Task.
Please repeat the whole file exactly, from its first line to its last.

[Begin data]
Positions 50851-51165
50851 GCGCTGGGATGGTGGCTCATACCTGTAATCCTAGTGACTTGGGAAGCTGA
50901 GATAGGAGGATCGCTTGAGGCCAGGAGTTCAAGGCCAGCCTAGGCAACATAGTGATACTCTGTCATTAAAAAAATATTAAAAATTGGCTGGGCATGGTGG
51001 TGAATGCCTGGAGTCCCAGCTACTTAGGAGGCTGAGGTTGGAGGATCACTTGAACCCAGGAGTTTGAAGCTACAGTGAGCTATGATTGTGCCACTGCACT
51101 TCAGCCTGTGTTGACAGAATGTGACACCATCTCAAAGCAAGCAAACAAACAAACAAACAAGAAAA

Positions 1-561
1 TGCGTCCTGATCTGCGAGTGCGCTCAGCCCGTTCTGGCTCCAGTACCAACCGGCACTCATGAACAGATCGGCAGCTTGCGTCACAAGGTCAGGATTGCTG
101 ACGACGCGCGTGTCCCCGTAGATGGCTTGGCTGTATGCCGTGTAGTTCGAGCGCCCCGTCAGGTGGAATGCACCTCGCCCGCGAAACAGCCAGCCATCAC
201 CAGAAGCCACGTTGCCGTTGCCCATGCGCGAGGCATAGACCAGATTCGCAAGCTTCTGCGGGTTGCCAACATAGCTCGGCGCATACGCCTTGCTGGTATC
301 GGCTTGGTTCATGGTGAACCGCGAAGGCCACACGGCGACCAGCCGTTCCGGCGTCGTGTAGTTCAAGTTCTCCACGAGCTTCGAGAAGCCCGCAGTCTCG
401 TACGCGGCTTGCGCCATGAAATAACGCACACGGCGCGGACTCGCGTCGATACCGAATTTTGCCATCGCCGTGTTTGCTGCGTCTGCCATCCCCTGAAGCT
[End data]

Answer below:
Positions 50851-51165
50851 GCGCTGGGATGGTGGCTCATACCTGTAATCCTAGTGACTTGGGAAGCTGA
50901 GATAGGAGGATCGCTTGAGGCCAGGAGTTCAAGGCCAGCCTAGGCAACATAGTGATACTCTGTCATTAAAAAAATATTAAAAATTGGCTGGGCATGGTGG
51001 TGAATGCCTGGAGTCCCAGCTACTTAGGAGGCTGAGGTTGGAGGATCACTTGAACCCAGGAGTTTGAAGCTACAGTGAGCTATGATTGTGCCACTGCACT
51101 TCAGCCTGTGTTGACAGAATGTGACACCATCTCAAAGCAAGCAAACAAACAAACAAACAAGAAAA

Positions 1-561
1 TGCGTCCTGATCTGCGAGTGCGCTCAGCCCGTTCTGGCTCCAGTACCAACCGGCACTCATGAACAGATCGGCAGCTTGCGTCACAAGGTCAGGATTGCTG
101 ACGACGCGCGTGTCCCCGTAGATGGCTTGGCTGTATGCCGTGTAGTTCGAGCGCCCCGTCAGGTGGAATGCACCTCGCCCGCGAAACAGCCAGCCATCAC
201 CAGAAGCCACGTTGCCGTTGCCCATGCGCGAGGCATAGACCAGATTCGCAAGCTTCTGCGGGTTGCCAACATAGCTCGGCGCATACGCCTTGCTGGTATC
301 GGCTTGGTTCATGGTGAACCGCGAAGGCCACACGGCGACCAGCCGTTCCGGCGTCGTGTAGTTCAAGTTCTCCACGAGCTTCGAGAAGCCCGCAGTCTCG
401 TACGCGGCTTGCGCCATGAAATAACGCACACGGCGCGGACTCGCGTCGATACCGAATTTTGCCATCGCCGTGTTTGCTGCGTCTGCCATCCCCTGAAGCT